I Spy, too

By coincidence, at least three books this year have fulfilled the Graham Greene-John le Carre aesthetic much more satisfyingly than either of the Robert Littell spy novels I recently read-- despite all the attention and reviewers' praise that Legends and The Company received when they first appeared. All three are more modest, more emotionally affecting, intriguing and, needless to say, more stylistically interesting than the rather programmatic Littells.

To begin with the one that's most like a genre spy novel: William Boyd's Restless is a period piece concerning Britain's little-known undercover operations in the U.S. prior to Pearl Harbor -- these were sizable propaganda and disinformation efforts to persuade America to enter the war against the Nazis.

Told in a two-track fashion, Restless alternates between the story of Ruth, an Oxford history grad making ends meet teaching English to immigrants in the late '70s, and her aged mother Sally, who starts acting strangely paranoid. Ruth eventually learns that much of her family life was a fake: Sally isn't even Sally. She was a World War II spy, a Russian emigre in France who was hired by the British secret service (she wanted to avenge her murdered brother) and who took on a British identity. Decades later, a badly compromised operation that Sally undertook in America seems to be catching up with her: She thinks the traitor she discovered back then has finally tracked her down.

Restless is highly entertaining in that somber but suspenseful manner the British do well. The setting moves from France to England to New York to New Mexico and there are a number of sub-plot complications -- Ruth has visitors staying with her from Germany, one of whom may be smuggling drugs or may be a distant member of the Baader-Meinhof gang -- but the novel feels small and tightly-focused like a family drama. It's really about only three people: Ruth, Sally and Romer, the man who brought Sally into the wartime undercover trade.

In an earlier posting -- I Spy -- I argued that the best espionage novels generally relate some variant of three different stories, the story of betrayal, brutalization or sacrifice. Many also depict what I'd call the persistence of history. Some personal, political or professional event in the past cannot be escaped. In many cases, this simply means that the Cold War's demands are inexorable and ruthless or the longstanding clash between nations still chews up individuals, despite their best intentions.

But obviously, history's continued grip on the present is often a matter of old secrets or unfolding conspiracies. The chickens coming home to roost, as it were. It's hardly an accident that the master ironists of the so-called "paranoid" school -- Thomas Pynchon, Don DeLillo -- often use the equipment of noir-ish espionage thrillers: codes, secret agencies, government murder plots, terrorists, double agents and the like, just as Vladimir Nabokov repeatedly used the elements of the murder mystery in novel after novel. Consider Gravity's Rainbow, The Crying of Lot 49 or Running Dog and Libra. In fact, in Underworld, DeLillo calls all this "dietrologia," the "science of dark forces," the science of what lies behind events. It's an apt 'term of art' for the spy novel.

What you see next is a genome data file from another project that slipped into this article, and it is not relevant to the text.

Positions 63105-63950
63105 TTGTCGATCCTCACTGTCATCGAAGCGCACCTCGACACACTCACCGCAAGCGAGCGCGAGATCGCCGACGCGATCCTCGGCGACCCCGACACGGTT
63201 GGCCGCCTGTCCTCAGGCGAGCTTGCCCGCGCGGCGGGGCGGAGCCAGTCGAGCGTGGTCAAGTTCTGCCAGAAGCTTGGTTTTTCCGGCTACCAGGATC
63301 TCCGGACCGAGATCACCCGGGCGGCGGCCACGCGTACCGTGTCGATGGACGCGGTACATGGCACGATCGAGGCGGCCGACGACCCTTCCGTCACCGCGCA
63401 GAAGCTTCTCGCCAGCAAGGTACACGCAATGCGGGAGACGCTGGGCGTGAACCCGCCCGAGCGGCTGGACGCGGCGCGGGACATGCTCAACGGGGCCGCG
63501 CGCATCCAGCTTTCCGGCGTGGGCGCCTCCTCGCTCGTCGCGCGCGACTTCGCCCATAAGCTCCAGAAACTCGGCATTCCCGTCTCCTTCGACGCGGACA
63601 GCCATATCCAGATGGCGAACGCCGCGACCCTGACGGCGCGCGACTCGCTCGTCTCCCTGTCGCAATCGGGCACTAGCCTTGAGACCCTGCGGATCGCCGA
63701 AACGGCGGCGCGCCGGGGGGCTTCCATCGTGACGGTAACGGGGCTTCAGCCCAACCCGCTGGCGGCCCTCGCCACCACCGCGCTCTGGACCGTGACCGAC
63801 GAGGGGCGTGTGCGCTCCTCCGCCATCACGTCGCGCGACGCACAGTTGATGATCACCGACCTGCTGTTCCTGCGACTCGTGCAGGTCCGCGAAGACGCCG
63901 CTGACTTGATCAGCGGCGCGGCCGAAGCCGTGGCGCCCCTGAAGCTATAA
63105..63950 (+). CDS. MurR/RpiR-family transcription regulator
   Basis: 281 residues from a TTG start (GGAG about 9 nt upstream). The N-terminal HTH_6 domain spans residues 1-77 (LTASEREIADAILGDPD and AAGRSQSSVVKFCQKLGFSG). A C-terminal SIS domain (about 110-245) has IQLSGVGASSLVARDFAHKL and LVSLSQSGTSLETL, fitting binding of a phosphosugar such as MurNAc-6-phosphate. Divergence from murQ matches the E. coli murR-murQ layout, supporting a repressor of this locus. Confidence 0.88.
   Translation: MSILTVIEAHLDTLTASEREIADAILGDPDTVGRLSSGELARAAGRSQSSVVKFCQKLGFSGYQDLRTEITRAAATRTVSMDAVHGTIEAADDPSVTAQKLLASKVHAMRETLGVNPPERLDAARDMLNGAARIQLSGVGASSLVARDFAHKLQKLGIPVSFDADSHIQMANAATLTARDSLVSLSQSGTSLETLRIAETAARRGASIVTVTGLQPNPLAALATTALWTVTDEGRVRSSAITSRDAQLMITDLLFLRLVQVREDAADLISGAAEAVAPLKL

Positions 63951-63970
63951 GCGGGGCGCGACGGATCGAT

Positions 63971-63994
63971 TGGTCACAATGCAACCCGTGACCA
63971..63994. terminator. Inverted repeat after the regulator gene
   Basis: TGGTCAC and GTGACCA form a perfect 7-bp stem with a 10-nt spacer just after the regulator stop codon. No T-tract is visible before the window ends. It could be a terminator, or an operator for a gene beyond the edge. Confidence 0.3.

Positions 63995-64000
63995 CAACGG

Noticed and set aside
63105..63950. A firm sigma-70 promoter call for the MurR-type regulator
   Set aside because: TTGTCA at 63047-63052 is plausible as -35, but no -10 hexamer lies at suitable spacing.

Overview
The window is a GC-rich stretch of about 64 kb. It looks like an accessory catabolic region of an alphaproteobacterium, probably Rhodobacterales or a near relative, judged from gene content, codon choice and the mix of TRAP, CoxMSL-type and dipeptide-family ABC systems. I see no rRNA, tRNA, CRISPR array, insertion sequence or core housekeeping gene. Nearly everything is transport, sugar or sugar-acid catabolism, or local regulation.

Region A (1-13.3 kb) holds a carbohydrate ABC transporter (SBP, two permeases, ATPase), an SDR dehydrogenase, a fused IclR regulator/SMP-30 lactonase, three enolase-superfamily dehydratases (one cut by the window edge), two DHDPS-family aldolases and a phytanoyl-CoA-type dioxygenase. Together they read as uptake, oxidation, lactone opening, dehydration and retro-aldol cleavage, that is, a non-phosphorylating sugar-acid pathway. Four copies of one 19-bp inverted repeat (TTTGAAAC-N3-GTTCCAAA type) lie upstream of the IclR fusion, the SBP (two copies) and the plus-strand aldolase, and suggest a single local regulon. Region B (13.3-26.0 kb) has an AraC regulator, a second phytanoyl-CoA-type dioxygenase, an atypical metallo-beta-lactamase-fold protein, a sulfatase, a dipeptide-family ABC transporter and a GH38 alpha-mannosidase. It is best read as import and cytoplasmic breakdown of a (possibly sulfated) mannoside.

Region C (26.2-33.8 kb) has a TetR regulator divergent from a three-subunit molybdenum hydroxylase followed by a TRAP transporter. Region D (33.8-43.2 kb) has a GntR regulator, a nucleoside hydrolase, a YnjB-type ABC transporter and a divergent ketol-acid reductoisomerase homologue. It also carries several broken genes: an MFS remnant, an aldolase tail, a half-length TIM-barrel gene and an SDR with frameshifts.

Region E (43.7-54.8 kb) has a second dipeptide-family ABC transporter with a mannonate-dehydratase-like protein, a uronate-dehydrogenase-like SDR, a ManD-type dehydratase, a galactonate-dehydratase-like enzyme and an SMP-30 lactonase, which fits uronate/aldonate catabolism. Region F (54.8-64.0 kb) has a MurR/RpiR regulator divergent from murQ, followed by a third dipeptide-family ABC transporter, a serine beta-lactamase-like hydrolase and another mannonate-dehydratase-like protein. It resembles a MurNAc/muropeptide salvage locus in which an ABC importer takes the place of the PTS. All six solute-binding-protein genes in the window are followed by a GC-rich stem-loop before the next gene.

Obviously, Restless is an affecting demonstration of this, with its intertwining of past and (roughly) present. So, too, in a very different (but still disturbing) fashion is Forgetfulness by Ward Just-- up next.

November 22, 2006 1:46 PM | | Comments (3)



Good point. I have not read The New Confessions, I confess. But your point applies also to Brazzaville Beach, which uses flashbacks to tell the story of the main character's previous life back in England (she's now a chimp researcher in Africa). I hadn't thought about it because the two novels are so different.

Thanks for writing

Jerome Weeks

It is interesting to note that Boyd has used that structure--story that is told in the past alternating with chapters told in the present--for similar ends in the resolutely non-spy-novel, The New Confessions. Boyd returns to this them-- that ourselves today reflect ourselves in the past, no matter how much we think we've erased the past--often in his books.

Happy Thanksgiving! I'm thankful that you and your writing are now available to my perusal (not that I'm saying I'm glad you left your job, mind you...but I didn't have access then) and that it's a beautiful Fall day complete with sunshine and blue skies...and uncommon set of things in Michigan this time of year.


Best of the Vault


Pat Barker, Frankenstein, Cass Sunstein on the internet, Samuel Johnson, Thrillers, Denis Johnson, Alan Furst, Caryl Phillips, Richard Flanagan, George Saunders, Michael Harvey, Larry McMurtry, Harry Potter and more ...


Big D between the sheets -- Dallas in fiction


Reviewing the state of reviewing


9/11 as a novel: Why?


How can critics say the things they do? And why does anyone pay attention? It's the issue of authority.

The disappearing book pages:  

Papers are cutting book coverage for little reason

Thrillers and Lists:  

Noir favorites, who makes the cut and why



About this Entry

This page contains a single entry by book/daddy published on November 22, 2006 1:46 PM.

A career in journalism was the previous entry in this blog.

What we always thought about Mitch Albom ... is the next entry in this blog.

Find recent content on the main index or look in the archives to find all content.

Creative Commons License
This weblog is licensed under a Creative Commons License.